*By **Jill Mislinski*

*Note: The charts in this commentary have been updated to include the Q3 2017 Second Estimate released Thursday morning.*

The chart below is a way to visualize real GDP change since 2007. It uses a stacked column chart to segment the four major components of GDP with a dashed line overlay to show the sum of the four, which is real GDP itself. Here is the latest overview from the Bureau of Labor Statistics:

Real gross domestic product (GDP) increased at an annual rate of 3.3 percent in the third quarter of 2017 (table 1), according to the "second" estimate released by the Bureau of Economic Analysis. In the second quarter, real GDP increased 3.1 percent.

The GDP estimate released today is based on more complete source data than were available for the "advance" estimate issued last month. In the advance estimate, the increase in real GDP was 3.0 percent. With this second estimate for the third quarter, the general picture of economic growth remains the same; nonresidential fixed investment, state and local government spending, and private inventory investment were revised up from the prior estimate (see "Updates to GDP" on page 2). [more here]

Let's take a closer look at the contributions of GDP of the four major subcomponents. The data source for this chart is the Excel file accompanying the BEA's latest GDP news release (see the links in the right column). Specifically, it uses Table 2: Contributions to Percent Change in Real Gross Domestic Product.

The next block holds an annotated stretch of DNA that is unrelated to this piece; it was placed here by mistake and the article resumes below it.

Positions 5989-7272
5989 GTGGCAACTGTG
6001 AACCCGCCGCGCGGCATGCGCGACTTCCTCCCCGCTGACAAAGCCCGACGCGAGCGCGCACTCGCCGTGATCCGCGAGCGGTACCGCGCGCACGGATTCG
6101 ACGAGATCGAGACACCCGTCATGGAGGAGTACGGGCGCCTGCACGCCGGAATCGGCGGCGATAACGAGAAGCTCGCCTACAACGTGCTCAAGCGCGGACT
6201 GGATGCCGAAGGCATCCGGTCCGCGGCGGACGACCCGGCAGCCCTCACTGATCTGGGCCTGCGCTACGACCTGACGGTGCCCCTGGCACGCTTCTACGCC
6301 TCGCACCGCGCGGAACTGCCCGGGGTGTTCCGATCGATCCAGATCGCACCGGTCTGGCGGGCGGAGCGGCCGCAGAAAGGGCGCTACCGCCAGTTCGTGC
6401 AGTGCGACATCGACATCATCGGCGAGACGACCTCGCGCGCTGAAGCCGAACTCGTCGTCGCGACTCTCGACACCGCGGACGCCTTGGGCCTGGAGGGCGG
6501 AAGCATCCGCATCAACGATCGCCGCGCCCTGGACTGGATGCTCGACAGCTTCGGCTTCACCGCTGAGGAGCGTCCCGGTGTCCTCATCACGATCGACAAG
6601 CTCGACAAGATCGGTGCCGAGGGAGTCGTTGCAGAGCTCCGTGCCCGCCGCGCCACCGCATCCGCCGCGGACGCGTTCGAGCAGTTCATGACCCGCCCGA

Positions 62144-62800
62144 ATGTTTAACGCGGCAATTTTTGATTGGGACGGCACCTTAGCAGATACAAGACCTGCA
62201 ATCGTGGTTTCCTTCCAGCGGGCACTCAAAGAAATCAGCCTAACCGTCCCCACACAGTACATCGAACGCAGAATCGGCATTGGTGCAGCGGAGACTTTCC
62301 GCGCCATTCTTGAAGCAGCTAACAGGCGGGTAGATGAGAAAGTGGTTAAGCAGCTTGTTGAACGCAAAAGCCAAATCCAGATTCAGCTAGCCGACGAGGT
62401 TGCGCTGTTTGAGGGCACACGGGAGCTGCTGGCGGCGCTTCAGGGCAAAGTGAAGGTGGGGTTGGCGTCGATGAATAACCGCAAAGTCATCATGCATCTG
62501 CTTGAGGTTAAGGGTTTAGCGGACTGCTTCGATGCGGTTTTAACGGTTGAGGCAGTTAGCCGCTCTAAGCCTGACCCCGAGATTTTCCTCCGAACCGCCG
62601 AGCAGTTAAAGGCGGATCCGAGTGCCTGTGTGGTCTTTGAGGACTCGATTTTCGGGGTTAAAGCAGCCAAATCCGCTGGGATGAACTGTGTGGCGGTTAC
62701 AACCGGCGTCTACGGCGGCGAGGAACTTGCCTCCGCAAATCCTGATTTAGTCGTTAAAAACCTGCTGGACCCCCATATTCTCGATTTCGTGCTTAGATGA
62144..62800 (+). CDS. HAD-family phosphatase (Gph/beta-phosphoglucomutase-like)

Note: The conventional practice is to round GDP to one decimal place, the latest at 3.3%. The GDP in the chart above is the real GDP calculated to two decimal places.

Here is a chart of the latest estimates.

Over the time frame of this chart, the Personal Consumption Expenditures (PCE) component has shown the most consistent correlation with real GDP itself. When PCE has been positive, GDP has usually been positive, and vice versa. In the latest GDP data, the contribution of PCE came at 1.60 of the 3.30 real GDP, a decrease over the previous quarter and a positive contribution to Q3 GDP.

Gross Private Domestic Investment was a small positive contributor.

Net Exports was positive in Q3 but was a fractional contribution.

Government Consumption Expenditures came in slightly negative.

As for the role of Personal Consumption Expenditures (PCE) in GDP and how it has increased over time, here is a snapshot of the PCE-to-GDP ratio since the inception of quarterly GDP in 1947. To one decimal place, the latest ratio of 69.5% is just below its record high. From a theoretical perspective, there is a point at which personal consumption as a percent of GDP can't really go any higher. We may be approaching that upper range.

Let's close with a look at the inverse behavior of three of the GPDI components during recessions. PCE and especially GC generally increase as a percent of GDP whereas GPDI declines. Note the three with different vertical axes (Personal Consumption Expenditures on the left, Gross Private Domestic Investment and Government Consumption on the right) to highlight the frequent inverse correlations.